Last week, the Hollywood Reporter Hollywood reported on a $179 million ruling against Fox for underpaying the creators and stars of Bones.
There's a lot of typical self-dealing stuff here -- Fox the studio selling the show to Fox the TV network, insisting it was for a fair market value, but being unable to produce evidence that it actually did due diligence in determining what a fair market value was. But on top of that there are some more egregious examples of fraud. In one instance, when Fox sold the streaming rights to Hulu, which it owns a 30% stake in, the same executive signed the contract as both seller and buyer.
And here's one particularly jaw-dropping grift:
During the show’s run, Bones' profit participants were continually rebuffed in their attempts to argue for more money. [Executive producers Barry] Josephson and [Kathy] Reichs signed releases barring them from challenging license fees for the fifth and sixth seasons upon Fox's word that unless everyone signed these releases, Bones would be canceled. According to [21st Century Fox president Peter] Rice, though, Fox already had committed contractually to keep the show on the air and knew that [stars David] Boreanaz and [Emily] Deschanel would never sign such a release. Nevertheless, Fox kept up the impression the stars would sign, even going so far as to include blank signature spaces for the actors in the releases sent to the producers.
Studios do this sort of Hollywood accounting all the time. And they get away with it, because most creators -- actors, directors, producers, etc. -- choose not to sue. Most don't have the money, and of the ones who do, many don't want to run the risk of pissing off the studios.
This suit was decided in a private arbitration court, so it doesn't set any legal precedent. But it does show everybody that the talent can sue the studio and win -- and I expect that will mean more suits like this.
Unfortunately, I don't expect it will cause the studios to change their behavior. One of the plaintiffs' attorneys, John Berlinski, says, "What we have exposed in this case is going to profoundly change the way Hollywood does business for many years to come." I'm more inclined to agree with arbitrator Peter Lichtman's more cynical opinion:
Slamming the company with a punishment that includes $128 million in punitive damages -- or five times the amount of compensatory damages -- Lichtman points out that the award is 0.6 percent of 21st Century Fox's stipulated net worth.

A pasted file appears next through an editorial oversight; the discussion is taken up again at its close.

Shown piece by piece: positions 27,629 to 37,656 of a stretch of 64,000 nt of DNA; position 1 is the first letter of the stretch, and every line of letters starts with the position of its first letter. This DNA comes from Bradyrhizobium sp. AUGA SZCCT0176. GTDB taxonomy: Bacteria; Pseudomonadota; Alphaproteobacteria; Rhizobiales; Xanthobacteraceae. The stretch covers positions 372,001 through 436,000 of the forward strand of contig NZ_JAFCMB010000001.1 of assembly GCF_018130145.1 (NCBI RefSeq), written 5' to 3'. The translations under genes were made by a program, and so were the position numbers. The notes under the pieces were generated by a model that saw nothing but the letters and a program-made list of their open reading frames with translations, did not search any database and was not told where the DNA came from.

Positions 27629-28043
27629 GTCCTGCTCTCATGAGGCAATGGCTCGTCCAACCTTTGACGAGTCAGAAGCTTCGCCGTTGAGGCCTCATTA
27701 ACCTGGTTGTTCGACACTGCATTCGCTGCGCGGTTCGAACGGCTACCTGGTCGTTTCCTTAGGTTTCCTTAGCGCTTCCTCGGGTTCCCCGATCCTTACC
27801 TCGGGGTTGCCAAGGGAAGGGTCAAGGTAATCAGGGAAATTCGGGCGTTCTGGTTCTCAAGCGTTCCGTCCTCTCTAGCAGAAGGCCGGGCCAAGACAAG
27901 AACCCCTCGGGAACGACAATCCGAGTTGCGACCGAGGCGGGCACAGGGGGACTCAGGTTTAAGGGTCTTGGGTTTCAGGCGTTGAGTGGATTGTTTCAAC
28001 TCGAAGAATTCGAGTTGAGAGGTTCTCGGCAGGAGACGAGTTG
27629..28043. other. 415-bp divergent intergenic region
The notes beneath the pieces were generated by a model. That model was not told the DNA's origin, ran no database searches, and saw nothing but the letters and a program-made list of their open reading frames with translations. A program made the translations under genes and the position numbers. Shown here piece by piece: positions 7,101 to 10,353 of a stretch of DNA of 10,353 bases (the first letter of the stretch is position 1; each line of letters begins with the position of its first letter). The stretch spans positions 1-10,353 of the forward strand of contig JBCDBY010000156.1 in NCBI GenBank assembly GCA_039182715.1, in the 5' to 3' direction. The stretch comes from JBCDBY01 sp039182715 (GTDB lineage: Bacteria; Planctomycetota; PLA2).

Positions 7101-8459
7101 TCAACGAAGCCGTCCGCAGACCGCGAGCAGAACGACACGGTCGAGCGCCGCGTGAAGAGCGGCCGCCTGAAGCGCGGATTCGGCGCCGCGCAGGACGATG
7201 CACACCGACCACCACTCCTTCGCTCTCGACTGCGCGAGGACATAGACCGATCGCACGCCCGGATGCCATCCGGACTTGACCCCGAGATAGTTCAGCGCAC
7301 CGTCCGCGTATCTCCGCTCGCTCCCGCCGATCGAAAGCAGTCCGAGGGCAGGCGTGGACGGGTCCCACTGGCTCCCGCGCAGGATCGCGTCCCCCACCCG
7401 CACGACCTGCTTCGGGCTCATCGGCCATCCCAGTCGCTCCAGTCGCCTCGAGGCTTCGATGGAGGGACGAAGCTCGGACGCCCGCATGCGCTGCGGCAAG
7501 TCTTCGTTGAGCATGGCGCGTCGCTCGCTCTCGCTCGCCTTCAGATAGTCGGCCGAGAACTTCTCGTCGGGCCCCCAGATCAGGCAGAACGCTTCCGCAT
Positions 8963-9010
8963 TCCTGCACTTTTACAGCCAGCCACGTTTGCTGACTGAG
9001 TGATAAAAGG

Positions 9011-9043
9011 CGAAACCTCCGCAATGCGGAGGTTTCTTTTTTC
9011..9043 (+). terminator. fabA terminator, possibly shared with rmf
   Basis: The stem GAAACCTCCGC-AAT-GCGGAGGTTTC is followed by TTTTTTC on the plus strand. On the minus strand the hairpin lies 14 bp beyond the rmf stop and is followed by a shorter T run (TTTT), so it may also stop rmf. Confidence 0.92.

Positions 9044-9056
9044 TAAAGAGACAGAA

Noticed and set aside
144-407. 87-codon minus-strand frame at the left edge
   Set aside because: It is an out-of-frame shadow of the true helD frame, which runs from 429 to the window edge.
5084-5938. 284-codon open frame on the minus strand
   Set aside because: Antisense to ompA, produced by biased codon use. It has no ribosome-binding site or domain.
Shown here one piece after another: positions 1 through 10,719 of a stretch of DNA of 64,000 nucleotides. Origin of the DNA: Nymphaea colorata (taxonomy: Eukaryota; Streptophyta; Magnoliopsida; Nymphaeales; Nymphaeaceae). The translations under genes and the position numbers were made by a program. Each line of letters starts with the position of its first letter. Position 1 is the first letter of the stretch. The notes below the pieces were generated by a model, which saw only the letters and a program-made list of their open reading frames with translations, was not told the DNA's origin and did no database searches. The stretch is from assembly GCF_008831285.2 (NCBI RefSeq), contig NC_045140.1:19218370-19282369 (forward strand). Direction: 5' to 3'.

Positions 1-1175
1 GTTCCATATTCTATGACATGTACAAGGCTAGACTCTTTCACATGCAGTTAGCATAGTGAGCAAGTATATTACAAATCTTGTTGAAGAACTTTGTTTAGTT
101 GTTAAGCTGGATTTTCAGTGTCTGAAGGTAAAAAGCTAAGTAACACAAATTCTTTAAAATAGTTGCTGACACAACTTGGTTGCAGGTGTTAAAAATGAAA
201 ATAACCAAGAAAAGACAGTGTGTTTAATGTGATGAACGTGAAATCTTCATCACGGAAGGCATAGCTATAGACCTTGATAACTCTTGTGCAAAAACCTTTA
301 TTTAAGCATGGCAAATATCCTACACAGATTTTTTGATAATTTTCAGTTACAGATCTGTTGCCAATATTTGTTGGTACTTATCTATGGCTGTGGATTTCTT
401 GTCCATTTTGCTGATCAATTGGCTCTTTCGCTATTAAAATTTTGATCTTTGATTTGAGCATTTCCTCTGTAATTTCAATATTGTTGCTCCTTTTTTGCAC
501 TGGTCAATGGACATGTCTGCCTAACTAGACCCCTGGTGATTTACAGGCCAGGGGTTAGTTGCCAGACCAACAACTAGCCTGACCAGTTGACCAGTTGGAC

He muses whether it's really enough.
"In fact, one could question whether a five to one ratio given Fox's financial condition and lack of contrition serves to deter the wrongful conduct at issue here, or whether it will be considered part of the cost of doing business," writes the arbitrator.
I think he's right. This won't make the studios stop ripping off the talent; it will merely mean that the studios will continue ripping off the talent while pricing in the risk of the occasional lawsuit.
Meanwhile, there's another Hollywood accounting lawsuit I've been keeping one eye on: Century of Progress Productions v. Vivendi S.A. et al, more popularly known as the Spinal Tap suit.
In 2016, Harry Shearer sued Vivendi over profits on merchandise and music sales from This Is Spinal Tap. From the filing:
... according to Vivendi, the four creators’ share of total worldwide merchandising income between 1984 and 2006 was $81 (eighty-one) dollars. Between 1989 and 2006 total income from music sales was $98 (ninety-eight) dollars. Over the past two years, Vivendi has failed to provide accounting statements at all.
The other three creators, Christopher Guest, Michael McKean, and Rob Reiner, have since joined the suit. There don't appear to be any updates since August 2018, but the litigation is still ongoing.
Century of Progress could be the suit that finally sets some legal precedents regarding Hollywood accounting. Other artists who have filed suits like this have either wound up in private arbitration, as in the Bones case, or agreed to settle. This is different. Shearer, Guest, McKean, and Reiner don't want to settle. They don't need the money. They're in it to set a legal precedent to make it harder for studios to rip off their artists.
I look forward to hearing more from that case.